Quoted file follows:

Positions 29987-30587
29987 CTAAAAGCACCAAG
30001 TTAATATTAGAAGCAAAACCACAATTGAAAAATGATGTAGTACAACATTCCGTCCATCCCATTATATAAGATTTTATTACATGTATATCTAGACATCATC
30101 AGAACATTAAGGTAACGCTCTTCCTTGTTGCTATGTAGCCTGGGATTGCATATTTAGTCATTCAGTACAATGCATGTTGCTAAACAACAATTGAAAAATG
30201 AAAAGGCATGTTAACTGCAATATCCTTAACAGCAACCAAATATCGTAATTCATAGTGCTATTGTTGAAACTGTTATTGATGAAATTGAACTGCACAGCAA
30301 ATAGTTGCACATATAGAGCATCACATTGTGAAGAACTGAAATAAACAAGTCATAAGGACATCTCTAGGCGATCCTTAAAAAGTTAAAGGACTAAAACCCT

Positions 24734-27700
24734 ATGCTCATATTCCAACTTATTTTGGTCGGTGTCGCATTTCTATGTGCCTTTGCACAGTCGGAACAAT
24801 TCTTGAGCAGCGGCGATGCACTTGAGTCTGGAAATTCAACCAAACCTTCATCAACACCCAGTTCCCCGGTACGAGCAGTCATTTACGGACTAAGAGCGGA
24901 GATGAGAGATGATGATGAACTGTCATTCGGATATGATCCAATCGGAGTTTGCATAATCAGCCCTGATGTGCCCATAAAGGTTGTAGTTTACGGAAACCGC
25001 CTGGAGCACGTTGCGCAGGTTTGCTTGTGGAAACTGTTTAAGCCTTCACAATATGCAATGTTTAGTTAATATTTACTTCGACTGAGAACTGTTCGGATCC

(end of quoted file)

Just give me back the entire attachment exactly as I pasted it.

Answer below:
Positions 29987-30587
29987 CTAAAAGCACCAAG
30001 TTAATATTAGAAGCAAAACCACAATTGAAAAATGATGTAGTACAACATTCCGTCCATCCCATTATATAAGATTTTATTACATGTATATCTAGACATCATC
30101 AGAACATTAAGGTAACGCTCTTCCTTGTTGCTATGTAGCCTGGGATTGCATATTTAGTCATTCAGTACAATGCATGTTGCTAAACAACAATTGAAAAATG
30201 AAAAGGCATGTTAACTGCAATATCCTTAACAGCAACCAAATATCGTAATTCATAGTGCTATTGTTGAAACTGTTATTGATGAAATTGAACTGCACAGCAA
30301 ATAGTTGCACATATAGAGCATCACATTGTGAAGAACTGAAATAAACAAGTCATAAGGACATCTCTAGGCGATCCTTAAAAAGTTAAAGGACTAAAACCCT

Positions 24734-27700
24734 ATGCTCATATTCCAACTTATTTTGGTCGGTGTCGCATTTCTATGTGCCTTTGCACAGTCGGAACAAT
24801 TCTTGAGCAGCGGCGATGCACTTGAGTCTGGAAATTCAACCAAACCTTCATCAACACCCAGTTCCCCGGTACGAGCAGTCATTTACGGACTAAGAGCGGA
24901 GATGAGAGATGATGATGAACTGTCATTCGGATATGATCCAATCGGAGTTTGCATAATCAGCCCTGATGTGCCCATAAAGGTTGTAGTTTACGGAAACCGC
25001 CTGGAGCACGTTGCGCAGGTTTGCTTGTGGAAACTGTTTAAGCCTTCACAATATGCAATGTTTAGTTAATATTTACTTCGACTGAGAACTGTTCGGATCC